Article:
BENGALURU: Small farmer Nagaraju from Raichur, who cultivates paddy, is waiting for the economy to pick up before purchasing seeds for his next crop. While the price of a 75-kg sack of rice fell from Rs 1,300 to Rs 1,040 at the beginning of the lockdown, he told The New Indian Express that he is still looking for markets to sell his produce. He has not applied for the government aid scheme yet, but is hoping to work on neighbouring farms for wages again to sustain his family.
Like Nagaraju, lakhs of farmers in Karnataka do not have money to cultivate the Kharif crop and are staring at a bleak future. The Centre for Sustainable Employment, Azim Premji University, in its recent Livelihoods Survey, has recorded that 85 per cent of rural farmers and 95 per cent of urban farmers across 12 states were unable to sell their produce at full prices during the lockdown. Several sold their produce at less than half the price, while many were forced to let their crops rot.
About 60 per cent of agricultural casual wage workers in Karnataka alone have lost employment. Researchers have found that government initiatives like the Pradhan Mantri Kisan Samman Nidhi Yojana or the Mahatma Gandhi National Rural Employment Guarantee Act (MGNREGA), which would have alleviated the farmers from the crisis, did not reach a majority of them.
Apart from the reach of the schemes being poor, the researchers observed that there were insufficient jobs, many did not possess job cards and several did not even have bank accounts, nor did they apply for direct benefit transfer from the government.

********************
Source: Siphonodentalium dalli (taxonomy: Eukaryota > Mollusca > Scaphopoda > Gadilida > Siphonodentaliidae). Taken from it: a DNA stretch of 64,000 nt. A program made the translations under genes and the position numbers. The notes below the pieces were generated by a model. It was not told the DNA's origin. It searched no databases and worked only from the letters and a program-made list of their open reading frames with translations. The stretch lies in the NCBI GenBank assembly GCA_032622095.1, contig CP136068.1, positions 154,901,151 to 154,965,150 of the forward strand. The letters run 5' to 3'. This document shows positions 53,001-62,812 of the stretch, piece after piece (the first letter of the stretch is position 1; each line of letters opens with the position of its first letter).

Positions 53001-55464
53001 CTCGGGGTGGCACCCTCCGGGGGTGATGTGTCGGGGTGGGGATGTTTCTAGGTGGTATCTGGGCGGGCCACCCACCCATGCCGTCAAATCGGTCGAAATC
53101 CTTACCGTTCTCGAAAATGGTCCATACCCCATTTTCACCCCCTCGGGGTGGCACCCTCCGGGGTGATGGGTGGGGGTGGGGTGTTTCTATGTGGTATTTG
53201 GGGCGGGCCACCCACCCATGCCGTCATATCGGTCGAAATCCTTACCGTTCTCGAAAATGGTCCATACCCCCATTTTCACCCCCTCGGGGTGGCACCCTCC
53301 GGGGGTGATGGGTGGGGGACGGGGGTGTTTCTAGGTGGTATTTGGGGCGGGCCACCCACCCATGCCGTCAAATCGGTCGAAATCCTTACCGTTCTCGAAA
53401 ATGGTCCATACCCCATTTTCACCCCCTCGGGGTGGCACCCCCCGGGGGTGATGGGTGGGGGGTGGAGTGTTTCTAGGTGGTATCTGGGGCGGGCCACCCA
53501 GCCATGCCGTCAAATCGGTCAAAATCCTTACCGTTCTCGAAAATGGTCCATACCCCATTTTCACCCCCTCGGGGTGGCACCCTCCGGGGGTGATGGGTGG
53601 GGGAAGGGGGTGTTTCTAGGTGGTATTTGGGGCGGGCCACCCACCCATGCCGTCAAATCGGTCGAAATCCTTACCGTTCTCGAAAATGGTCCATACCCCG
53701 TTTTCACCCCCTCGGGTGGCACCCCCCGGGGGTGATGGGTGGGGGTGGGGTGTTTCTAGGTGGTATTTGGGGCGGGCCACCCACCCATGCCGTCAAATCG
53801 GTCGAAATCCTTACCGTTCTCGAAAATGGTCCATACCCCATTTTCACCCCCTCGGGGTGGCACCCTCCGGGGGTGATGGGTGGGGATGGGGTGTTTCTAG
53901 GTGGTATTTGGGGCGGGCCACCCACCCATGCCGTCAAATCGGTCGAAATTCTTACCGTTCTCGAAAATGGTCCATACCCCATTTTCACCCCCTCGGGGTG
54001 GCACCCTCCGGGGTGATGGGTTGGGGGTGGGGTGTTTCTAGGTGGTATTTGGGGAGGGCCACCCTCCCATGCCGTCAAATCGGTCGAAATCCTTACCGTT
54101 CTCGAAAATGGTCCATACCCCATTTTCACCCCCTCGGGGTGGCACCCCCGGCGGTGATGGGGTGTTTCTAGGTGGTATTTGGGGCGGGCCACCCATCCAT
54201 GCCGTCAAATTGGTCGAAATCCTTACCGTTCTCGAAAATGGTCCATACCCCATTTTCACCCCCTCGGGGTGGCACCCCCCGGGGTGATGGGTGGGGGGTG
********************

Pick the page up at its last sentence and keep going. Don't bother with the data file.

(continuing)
Women farmers, cultivators in Hyderabad-Karnataka and Mumbai-Karnataka regions, have faced the worst situation this year due to the two-month lockdown, including no access to markets for the crops they grew, said Muthuraju, one of the administrators of Jan Shakti Andolan. Farmers depended on rations from the government, apart from their own produce to stave off starvation, he pointed out. Due to a fall in prices, where silk farmers got only between Rs 150 and Rs 350 for a kg of cocoons around Mandya and Bengaluru, several selling the worms to cultivators were out of jobs as the latter were hesitant to buy, said a sericulture expert.
50% of small farmers not aware of schemes
While 90 per cent of the farmers got sustenance money from PM Kisan Yojana in Karnataka, Muthuraju said more than 50 per cent of small farmers were not aware of other schemes such as Jan Dhan Yojana nor did they get government help to sell through Horticultural Producers Co-operative Marketing and Processing Society (HOPCOMS) as promised.
Scene On The Ground Karnataka
- 50% of farmers reported losing employment (not working on any day during the lockdown)
- 67% of households with farming as main source of income reported consuming less food than before
- 38% farming households reported not having enough money for even a week’s worth of essentials
- 53% of farming households reported taking loans
*More than half of farming households did not receive any form of cash transfer.